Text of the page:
Review: The Nevers makes abrupt turn in disorienting midseason finale


Laura Donnelly stars as Amalia True in HBO's Victorian-era sci-fi drama, <em>The Nevers</em>.
Enlarge / Laura Donnelly stars as Amalia True in HBO’s Victorian-era sci-fi drama, The Nevers.

I’m not sure what I was expecting from the midseason finale for The Nevers, HBO’s inventive and alluring science fiction drama set in Victorian England. But I certainly didn’t foresee being so disoriented that I briefly wondered if HBO Max had started airing an entirely different series by mistake. I won’t spoil the finale for you, but let’s just say that the revelations in that sixth episode set up a radical new direction for the series. I’m curious to see if the writers can stick the landing when the second half of the season eventually airs.

(Some mild spoilers below, but no major reveals.)

As I’ve written previously, HBO won a fierce bidding war and approved a straight-to-series order in 2018, with Joss Whedon (The Avengers, Cabin in the Woods, etc.) as writer, director, executive producer, and showrunner. Whedon brought Douglas Petrie and Jane Espenson—both of whom worked with Whedon on Buffy the Vampire Slayer—on board as additional writers/executive producers. Last November, Whedon announced he was quitting the project, citing exhaustion and the “physical challenges of making such a huge show during a global pandemic.” British screenwriter Philippa Goslett (Little Ashes, How to Talk to Girls at Parties) took over as showrunner soon after.

Per the official premise:

August, 1896. Victorian London is rocked to its foundations by a supernatural event which gives certain people—mostly women—abnormal abilities, from the wondrous to the disturbing. But no matter their particular “turns,” all who belong to this new underclass are in grave danger. It falls to mysterious, quick-fisted widow Amalia True (Laura Donnelly) and brilliant young inventor Penance Adair (Ann Skelly) to protect and shelter these gifted “orphans.” To do so, they will have to face the brutal forces determined to annihilate their kind.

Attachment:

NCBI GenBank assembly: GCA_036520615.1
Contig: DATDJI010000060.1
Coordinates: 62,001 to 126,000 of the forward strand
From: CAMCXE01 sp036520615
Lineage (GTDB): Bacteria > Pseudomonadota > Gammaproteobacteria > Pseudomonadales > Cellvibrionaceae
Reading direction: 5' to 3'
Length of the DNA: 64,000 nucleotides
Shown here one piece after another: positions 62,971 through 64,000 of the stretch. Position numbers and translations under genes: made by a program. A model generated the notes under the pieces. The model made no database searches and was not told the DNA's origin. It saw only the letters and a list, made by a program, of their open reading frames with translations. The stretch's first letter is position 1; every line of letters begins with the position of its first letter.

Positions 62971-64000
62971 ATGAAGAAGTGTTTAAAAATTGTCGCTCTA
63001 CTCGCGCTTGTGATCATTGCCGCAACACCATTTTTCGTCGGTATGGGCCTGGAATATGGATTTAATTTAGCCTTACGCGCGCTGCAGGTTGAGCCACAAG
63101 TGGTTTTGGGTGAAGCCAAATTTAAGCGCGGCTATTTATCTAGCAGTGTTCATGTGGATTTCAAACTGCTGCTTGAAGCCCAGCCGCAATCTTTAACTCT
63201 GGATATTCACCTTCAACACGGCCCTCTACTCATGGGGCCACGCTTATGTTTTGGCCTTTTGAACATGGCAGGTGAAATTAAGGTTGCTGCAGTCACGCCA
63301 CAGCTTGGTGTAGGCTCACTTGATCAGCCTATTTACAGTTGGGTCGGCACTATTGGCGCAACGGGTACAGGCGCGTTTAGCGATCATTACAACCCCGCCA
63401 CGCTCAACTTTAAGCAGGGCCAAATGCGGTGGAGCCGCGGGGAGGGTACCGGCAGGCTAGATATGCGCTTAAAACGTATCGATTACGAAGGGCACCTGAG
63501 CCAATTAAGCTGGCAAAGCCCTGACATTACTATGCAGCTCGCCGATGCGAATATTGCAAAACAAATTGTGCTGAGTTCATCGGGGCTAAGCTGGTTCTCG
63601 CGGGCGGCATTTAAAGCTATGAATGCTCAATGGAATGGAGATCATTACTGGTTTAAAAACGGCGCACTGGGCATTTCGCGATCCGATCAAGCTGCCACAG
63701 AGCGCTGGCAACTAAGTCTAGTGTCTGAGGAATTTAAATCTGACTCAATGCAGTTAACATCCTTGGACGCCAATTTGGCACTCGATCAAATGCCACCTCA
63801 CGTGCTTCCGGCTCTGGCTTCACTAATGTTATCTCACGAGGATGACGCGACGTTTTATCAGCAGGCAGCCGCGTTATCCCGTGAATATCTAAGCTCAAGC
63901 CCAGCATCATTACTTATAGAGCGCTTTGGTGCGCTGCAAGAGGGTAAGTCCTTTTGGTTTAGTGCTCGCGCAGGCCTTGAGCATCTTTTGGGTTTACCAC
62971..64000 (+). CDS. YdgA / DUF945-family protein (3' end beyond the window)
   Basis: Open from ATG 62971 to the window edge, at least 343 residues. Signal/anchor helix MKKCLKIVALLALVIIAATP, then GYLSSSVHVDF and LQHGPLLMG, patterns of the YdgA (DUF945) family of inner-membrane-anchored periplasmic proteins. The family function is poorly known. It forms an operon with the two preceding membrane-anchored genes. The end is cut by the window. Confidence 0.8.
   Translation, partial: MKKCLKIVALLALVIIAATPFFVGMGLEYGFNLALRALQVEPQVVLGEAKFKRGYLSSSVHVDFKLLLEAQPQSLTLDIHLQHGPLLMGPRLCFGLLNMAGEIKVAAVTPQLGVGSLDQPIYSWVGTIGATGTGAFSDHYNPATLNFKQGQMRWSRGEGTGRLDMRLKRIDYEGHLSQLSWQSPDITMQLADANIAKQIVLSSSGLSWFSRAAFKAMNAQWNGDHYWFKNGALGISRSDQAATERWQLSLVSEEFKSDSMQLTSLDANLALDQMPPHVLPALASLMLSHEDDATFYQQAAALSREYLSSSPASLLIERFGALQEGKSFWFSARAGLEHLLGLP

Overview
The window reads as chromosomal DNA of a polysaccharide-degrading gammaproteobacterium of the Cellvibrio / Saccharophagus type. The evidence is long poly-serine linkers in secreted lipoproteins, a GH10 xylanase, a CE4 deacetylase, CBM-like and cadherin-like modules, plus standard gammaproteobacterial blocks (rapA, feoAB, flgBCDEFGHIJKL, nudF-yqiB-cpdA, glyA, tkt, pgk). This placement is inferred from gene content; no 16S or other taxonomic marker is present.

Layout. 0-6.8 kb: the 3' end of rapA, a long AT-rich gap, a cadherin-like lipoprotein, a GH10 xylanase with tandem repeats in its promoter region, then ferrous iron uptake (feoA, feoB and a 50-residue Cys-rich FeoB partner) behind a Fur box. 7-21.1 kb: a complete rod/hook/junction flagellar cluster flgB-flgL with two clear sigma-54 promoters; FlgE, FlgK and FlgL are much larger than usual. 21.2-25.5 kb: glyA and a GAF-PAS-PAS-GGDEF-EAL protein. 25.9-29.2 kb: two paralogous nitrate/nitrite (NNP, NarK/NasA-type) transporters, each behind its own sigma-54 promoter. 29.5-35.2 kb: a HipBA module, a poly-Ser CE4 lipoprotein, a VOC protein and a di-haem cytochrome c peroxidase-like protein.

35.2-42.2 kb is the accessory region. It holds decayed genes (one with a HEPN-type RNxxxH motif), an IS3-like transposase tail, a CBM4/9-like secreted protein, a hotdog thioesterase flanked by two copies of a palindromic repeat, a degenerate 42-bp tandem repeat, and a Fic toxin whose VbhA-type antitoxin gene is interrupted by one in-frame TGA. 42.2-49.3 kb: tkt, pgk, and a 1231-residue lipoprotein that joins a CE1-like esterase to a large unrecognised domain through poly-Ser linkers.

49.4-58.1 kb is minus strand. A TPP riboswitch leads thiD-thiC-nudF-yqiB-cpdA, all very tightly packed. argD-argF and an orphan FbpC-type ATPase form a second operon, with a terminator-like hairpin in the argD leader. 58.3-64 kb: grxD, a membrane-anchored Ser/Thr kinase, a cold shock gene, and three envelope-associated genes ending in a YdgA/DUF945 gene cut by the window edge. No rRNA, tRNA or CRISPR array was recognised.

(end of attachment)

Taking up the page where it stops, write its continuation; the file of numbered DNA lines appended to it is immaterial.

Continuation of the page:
The pilot opens three years after whatever inexplicable event led to the emergence of the extraordinary abilities of the “Touched.” Amalia and Penance are working with a wealthy spinster named Lavinia Bidlow (Olivia Williams), who runs the Orphanage, a haven for the Touched.

They include Annie Carbey (Rochelle Neil), aka Bonfire, who can control fire; Dr. Horatio Cousens (Zackary Momoh), who has the gift of healing; Primrose Chattoway (Anna Devlin), who stands 10 feet tall; Myrtle Haplisch (Viola Prettejohn), who has lost the ability to speak any language other people can understand; Mary Brighton (Eleanor Tomlinson), a singer who must find her voice to inspire hope across the city; Kiran Sonia Sawar as Harriet Kaur, a Scottish Sikh and aspiring lawyer whose breath can turn any substance into glass; Elizabeth Berrington as the streetwise and superstrong Lucy Best; and Desirée Blodgett (Ella Smith), a prostitute with a young mute son.

Naturally there are those who fear the Touched, such as London aristocrat Lord Massen, played by Pip Torrens (so memorable as Herr Starr in Preacher), who thinks they are an aberration of nature and a threat to the social order. Some of the Touched are criminally inclined and often dangerous, most notably the mentally unstable Maladie (Amy Manson), who embarks on a vicious killing spree and thereby gives Massen and his allies precisely the political leverage they need.